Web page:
Because I was also taught to fear unbelievers, fear “the world,” as well as the supernatural, there were no outside resources from which to objectively seek new truth. My well-intentioned parents didn’t understand or notice the stress, anxiety, and the nightmares I lived with constantly.

As I struck out on my own as a young adult, I joined ministries and mission organizations, and Bible Schools. I finally got a degree in social work and counseling and became a mental health therapist. During those early adult years, I experienced silencing and disparity based on my gender. This also took form in the way of sexual and emotional abuse, and in ministry contexts. Sadly, my internal formation and past fears did not allow me to fully process or speak out against abuses, because if I did, it meant I was speaking out against God or leadership. In effect, my speaking out would have meant I would have lost my community, and/or be labeled as “bitter,” “fallen” or “deceived.”

I understand now that these old, haunting messages played a large part in my story of staying quiet. I had lived with fear and anxiety for so long that it had become the norm for me. Internalizing it had sadly cost me my health. I also understand now that whenever your gut instinct is dismantled, your body can sometimes react through auto immune disorders, headaches, digestive pain and so on. I have had to relearn how to “trust my gut” in my own spiritual journey, and as a safeguard, validate my intense resistance to being controlled and manipulated. It can still be difficult sometimes to know who and what to trust.

So, even after all my years of intentional healing work, I still found myself crying on the beach last week feeling unheard, and with so much I wanted to say to others who had experienced what I had. In cases like this, I allow myself to grieve and I remember that deeply lonely feeling of having to “shut up and shut down.” I know that shutting up helped me survive my early years, but it’s no longer tolerable to my body or my soul.

Plus, it’s not my personality to be quiet about injustice or healing. I knew my tears last week still honored the younger me who did the best she could to be quiet, and survive what seemed to be a terrifying, no-win existence.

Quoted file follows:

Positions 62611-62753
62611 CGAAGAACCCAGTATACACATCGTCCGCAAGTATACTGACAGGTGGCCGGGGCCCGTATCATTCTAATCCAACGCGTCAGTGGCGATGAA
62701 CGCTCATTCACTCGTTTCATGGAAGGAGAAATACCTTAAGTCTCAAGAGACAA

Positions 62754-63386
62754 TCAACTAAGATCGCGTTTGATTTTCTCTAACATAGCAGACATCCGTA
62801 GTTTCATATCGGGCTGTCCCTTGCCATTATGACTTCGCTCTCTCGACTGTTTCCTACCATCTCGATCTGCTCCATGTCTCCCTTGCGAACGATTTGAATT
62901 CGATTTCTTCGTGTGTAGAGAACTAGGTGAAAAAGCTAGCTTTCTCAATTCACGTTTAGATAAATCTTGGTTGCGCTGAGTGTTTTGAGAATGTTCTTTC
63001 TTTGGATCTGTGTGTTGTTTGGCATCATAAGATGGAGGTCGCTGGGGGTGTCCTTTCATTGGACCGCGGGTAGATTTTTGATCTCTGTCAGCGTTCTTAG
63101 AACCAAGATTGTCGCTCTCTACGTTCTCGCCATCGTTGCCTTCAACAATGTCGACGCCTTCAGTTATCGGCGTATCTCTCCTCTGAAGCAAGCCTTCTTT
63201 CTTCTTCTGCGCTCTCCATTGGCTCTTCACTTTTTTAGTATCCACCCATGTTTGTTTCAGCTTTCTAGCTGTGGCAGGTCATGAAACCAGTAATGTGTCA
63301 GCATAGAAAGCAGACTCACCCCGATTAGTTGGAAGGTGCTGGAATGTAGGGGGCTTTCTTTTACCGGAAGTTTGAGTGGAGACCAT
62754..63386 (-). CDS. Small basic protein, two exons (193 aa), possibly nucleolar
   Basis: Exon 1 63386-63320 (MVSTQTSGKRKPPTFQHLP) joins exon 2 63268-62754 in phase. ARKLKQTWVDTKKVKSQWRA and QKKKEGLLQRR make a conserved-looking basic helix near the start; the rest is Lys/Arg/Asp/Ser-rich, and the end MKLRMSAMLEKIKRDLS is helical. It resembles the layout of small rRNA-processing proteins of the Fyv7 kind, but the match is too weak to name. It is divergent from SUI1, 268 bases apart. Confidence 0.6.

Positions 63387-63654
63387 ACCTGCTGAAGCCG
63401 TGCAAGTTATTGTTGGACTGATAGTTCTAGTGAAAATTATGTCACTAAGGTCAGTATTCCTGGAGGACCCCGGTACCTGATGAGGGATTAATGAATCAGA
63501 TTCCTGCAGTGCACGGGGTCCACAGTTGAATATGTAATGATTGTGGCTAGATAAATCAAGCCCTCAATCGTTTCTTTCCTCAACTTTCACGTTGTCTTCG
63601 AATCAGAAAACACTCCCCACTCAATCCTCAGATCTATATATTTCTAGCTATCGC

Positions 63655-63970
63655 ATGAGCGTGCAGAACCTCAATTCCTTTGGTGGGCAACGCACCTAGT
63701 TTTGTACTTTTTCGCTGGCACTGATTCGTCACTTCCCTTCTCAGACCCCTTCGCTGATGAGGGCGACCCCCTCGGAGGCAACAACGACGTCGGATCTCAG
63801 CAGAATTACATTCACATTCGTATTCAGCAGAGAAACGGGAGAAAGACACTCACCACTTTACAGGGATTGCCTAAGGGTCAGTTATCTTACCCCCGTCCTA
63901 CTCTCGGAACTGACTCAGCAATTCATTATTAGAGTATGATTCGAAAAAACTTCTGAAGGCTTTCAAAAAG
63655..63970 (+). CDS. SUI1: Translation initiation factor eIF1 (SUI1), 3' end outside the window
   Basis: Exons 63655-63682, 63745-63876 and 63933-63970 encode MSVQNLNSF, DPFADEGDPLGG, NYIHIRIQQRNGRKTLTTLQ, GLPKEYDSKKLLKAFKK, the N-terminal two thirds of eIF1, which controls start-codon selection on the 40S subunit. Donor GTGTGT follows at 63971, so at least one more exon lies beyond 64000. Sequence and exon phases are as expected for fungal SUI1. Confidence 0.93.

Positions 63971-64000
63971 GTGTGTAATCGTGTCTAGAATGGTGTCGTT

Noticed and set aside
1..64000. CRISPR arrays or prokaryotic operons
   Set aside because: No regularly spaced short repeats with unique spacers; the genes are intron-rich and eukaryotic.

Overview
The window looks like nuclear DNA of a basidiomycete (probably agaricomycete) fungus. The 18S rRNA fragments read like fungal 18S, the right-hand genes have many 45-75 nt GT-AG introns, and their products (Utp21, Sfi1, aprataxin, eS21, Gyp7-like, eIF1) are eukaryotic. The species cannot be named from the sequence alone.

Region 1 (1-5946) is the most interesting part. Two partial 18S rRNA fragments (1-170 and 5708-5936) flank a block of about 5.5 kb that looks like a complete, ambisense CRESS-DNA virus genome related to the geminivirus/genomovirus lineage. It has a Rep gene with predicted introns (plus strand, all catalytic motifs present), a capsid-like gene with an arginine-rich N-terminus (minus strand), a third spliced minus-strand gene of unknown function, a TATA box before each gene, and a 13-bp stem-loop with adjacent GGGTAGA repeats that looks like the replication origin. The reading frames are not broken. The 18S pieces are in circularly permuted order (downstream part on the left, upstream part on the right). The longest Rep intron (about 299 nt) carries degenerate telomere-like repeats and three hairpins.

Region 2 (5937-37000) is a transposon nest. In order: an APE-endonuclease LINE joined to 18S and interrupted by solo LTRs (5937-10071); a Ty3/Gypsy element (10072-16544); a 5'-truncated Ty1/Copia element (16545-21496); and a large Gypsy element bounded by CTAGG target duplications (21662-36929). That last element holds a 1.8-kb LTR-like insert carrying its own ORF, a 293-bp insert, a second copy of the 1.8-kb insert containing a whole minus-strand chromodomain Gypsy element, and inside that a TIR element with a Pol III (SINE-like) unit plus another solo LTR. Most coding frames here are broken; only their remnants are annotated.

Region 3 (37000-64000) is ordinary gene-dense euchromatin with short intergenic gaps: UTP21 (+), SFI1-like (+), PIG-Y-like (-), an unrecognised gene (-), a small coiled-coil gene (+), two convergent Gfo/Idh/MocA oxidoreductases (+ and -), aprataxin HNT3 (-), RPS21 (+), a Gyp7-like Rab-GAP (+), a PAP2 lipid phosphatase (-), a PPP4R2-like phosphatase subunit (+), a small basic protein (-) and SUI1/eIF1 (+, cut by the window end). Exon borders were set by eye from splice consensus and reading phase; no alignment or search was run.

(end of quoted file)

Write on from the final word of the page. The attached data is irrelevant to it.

If you find yourself experiencing some of these themes or feelings, I encourage you to find a safe place, or person to explore them. Find a therapist, a support group or a mentor who can listen to you without judging your story. You may need to find a new church or spiritual leader that allows you to question things, or share your harmful religious experiences, or abuse stories. Some of you may need to step away from the faith system in order to do some healing work without the triggers. Whatever you need to do, know that your validation, healing and safety are important to God. Healing work can be hard, but working toward your freedom is always worth it.

Helpful Guides for Understanding and Healing from Spiritual Abuse

Faith Shift: Finding Your Way Forward When Everything You Believe is Coming Apart
By: Kathy Escobar

Sacred Wounds: A Path To Healing From Spiritual Trauma
By: Teresa B. Pasquale

The Subtle Power Of Spiritual Abuse: Recognizing and Escaping Spiritual Manipulation and False Spiritual Authority Within the Church
By: Ted Johnson and Jeff Vonderveen

Our Contributing Authors
The Last Battle Blog aims to provide meaningful tools and information about the issue of sexual violation. We offer a way to express yourself, as you engage in your own personal awareness and share your strengths with others. Our goal is to cover a variety of topics, stories, ideas, and to create a blog that is beneficial and honoring to those who read it. Last Battle’s contributing authors help make this happen.

The Tethered Mind: Addiction & Trauma

The Tethered Mind: Addiction & Trauma

If you have experienced sexual trauma, and you struggle with addiction, you are far from alone. According to the National Institute on Drug Abuse, women who experience sexual trauma are three times more likely to develop drug and alcohol dependence. The National Institute of Health estimates that 2/3 of all people in treatment for addiction report abuse in their childhood with subsequent PTSD.

We know that trauma actually changes the brain at the cellular level.

Addiction also has consequences on the structure and chemistry of the brain. When we combine the dramatic effects of both addiction and sexual trauma, we are left with someone whose brain needs intense healing and rebuilding. A brain tethered to the constant reminder of the hurt we have suffered often creates the need to find something on the outside to organize us to handle daily life.

For me, the struggle with addiction began shortly after my dad left my family, and the sexual abuse ended. I was 12 when I got drunk for the first time, 13 when I started smoking pot, 14 when I started psychedelics, and 15 when I was shooting heroin and snorting cocaine. Clearly, I had a very quick progression into a substance abuse problem that nearly killed me multiple times. There is no doubt in my mind that the addiction progressed so dramatically because of what I experienced. When I got drunk and high, I wasn’t like most of my friends who had their limits. Not me, I always wanted more. My appetite for escaping was insatiable.